Abusive Supervision, Thwarted Belongingness, and Workplace Safety: A Group Engagement Perspective
Centers for Disease Control and Prevention; National Institute for Occupational Safety and Health; National Natural Science Foundation of China; National Natural Science Foundation of China; 71671006; 71271005; China Postdoctoral Science Foundation; Renmin University of China
The Journal of Applied Psychology
Drawing from the group engagement model of justice, we examine how and when higher abusive supervision relates to fewer safety behaviors and worse safety performance. In Study 1, a 2-wave survey study of 468 manufacturing technicians, we found that belongingness need satisfaction mediated the negative relationship between abusive supervision and safety behavior. In Study 2, a multiwave survey study of 589 airline pilots, we found that safety behavior mediated the adverse relationship between abusive supervision and downstream objective safety performance. Higher trait social standing uncertainty was associated with a stronger adverse relationship between abusive supervision and safety. Indirect relationships of abusive supervision with safety behavior (Study 1) and safety performance (Study 2) were stronger among individuals with higher social standing uncertainty. We discuss the theoretical implications of these findings for managing abusive supervision and safety at work. (PsycINFO Database Record (c) 2020 APA, all rights reserved).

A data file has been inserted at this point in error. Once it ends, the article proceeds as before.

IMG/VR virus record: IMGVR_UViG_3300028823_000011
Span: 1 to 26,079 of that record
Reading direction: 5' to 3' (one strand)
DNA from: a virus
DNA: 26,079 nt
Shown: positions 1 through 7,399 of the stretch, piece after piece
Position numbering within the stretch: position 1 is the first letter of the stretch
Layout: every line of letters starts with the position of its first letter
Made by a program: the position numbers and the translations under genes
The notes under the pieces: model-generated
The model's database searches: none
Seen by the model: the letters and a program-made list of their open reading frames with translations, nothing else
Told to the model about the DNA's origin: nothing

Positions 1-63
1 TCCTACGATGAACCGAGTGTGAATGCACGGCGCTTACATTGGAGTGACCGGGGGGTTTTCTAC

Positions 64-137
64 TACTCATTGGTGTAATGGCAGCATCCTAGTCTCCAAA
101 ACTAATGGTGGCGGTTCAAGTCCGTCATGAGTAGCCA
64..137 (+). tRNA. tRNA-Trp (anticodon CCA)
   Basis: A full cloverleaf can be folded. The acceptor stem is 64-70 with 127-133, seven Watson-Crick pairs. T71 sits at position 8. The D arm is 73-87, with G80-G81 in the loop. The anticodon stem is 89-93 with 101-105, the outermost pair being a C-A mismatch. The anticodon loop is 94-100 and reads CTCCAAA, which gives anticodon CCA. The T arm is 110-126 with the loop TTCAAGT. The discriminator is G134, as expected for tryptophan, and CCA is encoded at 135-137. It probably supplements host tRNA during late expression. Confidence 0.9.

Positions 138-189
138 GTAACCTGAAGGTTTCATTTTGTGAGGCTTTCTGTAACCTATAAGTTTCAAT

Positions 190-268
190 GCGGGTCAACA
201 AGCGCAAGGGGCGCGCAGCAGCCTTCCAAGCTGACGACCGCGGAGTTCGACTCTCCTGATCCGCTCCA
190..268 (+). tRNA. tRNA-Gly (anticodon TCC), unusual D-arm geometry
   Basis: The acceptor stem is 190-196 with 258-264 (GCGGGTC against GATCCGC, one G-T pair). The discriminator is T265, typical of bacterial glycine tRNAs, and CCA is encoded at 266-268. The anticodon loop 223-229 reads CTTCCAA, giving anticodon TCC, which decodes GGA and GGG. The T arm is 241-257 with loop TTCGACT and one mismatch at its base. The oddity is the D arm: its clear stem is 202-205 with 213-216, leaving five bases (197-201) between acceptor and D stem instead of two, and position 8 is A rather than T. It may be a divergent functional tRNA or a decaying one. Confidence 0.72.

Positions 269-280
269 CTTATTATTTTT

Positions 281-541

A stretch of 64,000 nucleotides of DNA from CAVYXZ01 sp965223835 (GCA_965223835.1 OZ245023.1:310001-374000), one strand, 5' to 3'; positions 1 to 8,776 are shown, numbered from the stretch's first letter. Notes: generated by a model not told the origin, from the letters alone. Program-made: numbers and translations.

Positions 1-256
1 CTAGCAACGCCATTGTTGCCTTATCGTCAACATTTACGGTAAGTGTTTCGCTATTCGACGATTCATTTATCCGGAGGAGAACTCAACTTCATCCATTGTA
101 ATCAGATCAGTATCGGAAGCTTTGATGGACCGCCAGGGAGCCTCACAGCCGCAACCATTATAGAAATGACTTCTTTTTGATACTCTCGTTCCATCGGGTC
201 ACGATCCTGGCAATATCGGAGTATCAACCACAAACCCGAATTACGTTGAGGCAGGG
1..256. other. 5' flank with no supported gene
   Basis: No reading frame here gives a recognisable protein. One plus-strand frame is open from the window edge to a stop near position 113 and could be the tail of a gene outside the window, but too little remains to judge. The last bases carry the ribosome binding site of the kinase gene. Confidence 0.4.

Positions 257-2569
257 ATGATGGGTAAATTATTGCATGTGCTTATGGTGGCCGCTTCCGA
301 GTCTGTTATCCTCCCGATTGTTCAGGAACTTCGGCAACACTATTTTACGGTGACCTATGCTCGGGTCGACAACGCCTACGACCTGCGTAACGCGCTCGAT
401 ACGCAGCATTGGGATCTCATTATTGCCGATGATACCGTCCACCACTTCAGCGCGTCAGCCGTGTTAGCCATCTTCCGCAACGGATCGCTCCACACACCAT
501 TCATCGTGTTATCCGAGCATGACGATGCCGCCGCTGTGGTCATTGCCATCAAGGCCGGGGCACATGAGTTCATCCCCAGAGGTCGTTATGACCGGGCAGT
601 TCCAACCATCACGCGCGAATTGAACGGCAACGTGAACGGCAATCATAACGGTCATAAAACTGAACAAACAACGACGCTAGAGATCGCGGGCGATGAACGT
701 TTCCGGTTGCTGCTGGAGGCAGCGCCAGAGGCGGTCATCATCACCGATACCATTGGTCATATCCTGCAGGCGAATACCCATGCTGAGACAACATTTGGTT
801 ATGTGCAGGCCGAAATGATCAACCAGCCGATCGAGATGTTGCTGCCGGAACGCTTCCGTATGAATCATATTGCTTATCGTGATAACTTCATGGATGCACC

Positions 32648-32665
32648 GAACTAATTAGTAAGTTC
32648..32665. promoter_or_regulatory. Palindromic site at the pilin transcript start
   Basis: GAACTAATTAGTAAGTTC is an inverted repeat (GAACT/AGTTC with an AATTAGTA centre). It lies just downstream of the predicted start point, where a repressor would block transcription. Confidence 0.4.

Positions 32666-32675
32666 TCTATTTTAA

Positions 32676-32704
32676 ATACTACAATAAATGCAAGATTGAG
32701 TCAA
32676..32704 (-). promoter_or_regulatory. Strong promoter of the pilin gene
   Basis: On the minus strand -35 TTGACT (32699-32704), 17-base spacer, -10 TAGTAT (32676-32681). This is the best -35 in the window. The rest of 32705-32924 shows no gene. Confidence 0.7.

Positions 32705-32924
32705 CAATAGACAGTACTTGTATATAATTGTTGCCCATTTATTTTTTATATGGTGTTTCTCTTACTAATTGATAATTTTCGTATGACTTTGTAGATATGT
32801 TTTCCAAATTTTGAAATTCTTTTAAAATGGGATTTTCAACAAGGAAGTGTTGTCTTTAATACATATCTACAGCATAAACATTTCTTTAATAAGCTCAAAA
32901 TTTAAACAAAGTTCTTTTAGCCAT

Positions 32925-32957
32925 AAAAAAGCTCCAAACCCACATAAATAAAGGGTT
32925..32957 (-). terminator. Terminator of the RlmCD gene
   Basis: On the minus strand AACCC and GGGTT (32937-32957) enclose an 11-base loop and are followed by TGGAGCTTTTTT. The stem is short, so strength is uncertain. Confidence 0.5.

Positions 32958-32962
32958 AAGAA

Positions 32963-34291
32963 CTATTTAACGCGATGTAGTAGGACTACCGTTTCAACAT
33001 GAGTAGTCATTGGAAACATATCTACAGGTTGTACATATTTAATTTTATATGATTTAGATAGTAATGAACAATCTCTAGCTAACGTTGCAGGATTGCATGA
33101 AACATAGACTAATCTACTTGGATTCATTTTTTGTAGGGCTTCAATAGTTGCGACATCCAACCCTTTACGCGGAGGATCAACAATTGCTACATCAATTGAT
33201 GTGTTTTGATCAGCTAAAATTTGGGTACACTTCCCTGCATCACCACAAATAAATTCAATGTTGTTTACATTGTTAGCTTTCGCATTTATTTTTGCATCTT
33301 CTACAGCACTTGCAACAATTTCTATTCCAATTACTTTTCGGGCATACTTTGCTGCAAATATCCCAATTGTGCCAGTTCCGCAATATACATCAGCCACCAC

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Yang, L.-Q., Zheng, X., Liu, X., Lu, C.-Q., & Schaubroeck, J. M. (2020). Abusive supervision, thwarted belongingness, and workplace safety: A group engagement perspective. The Journal of Applied Psychology, 105(3), 230–244. https://doi.org/10.1037/apl0000436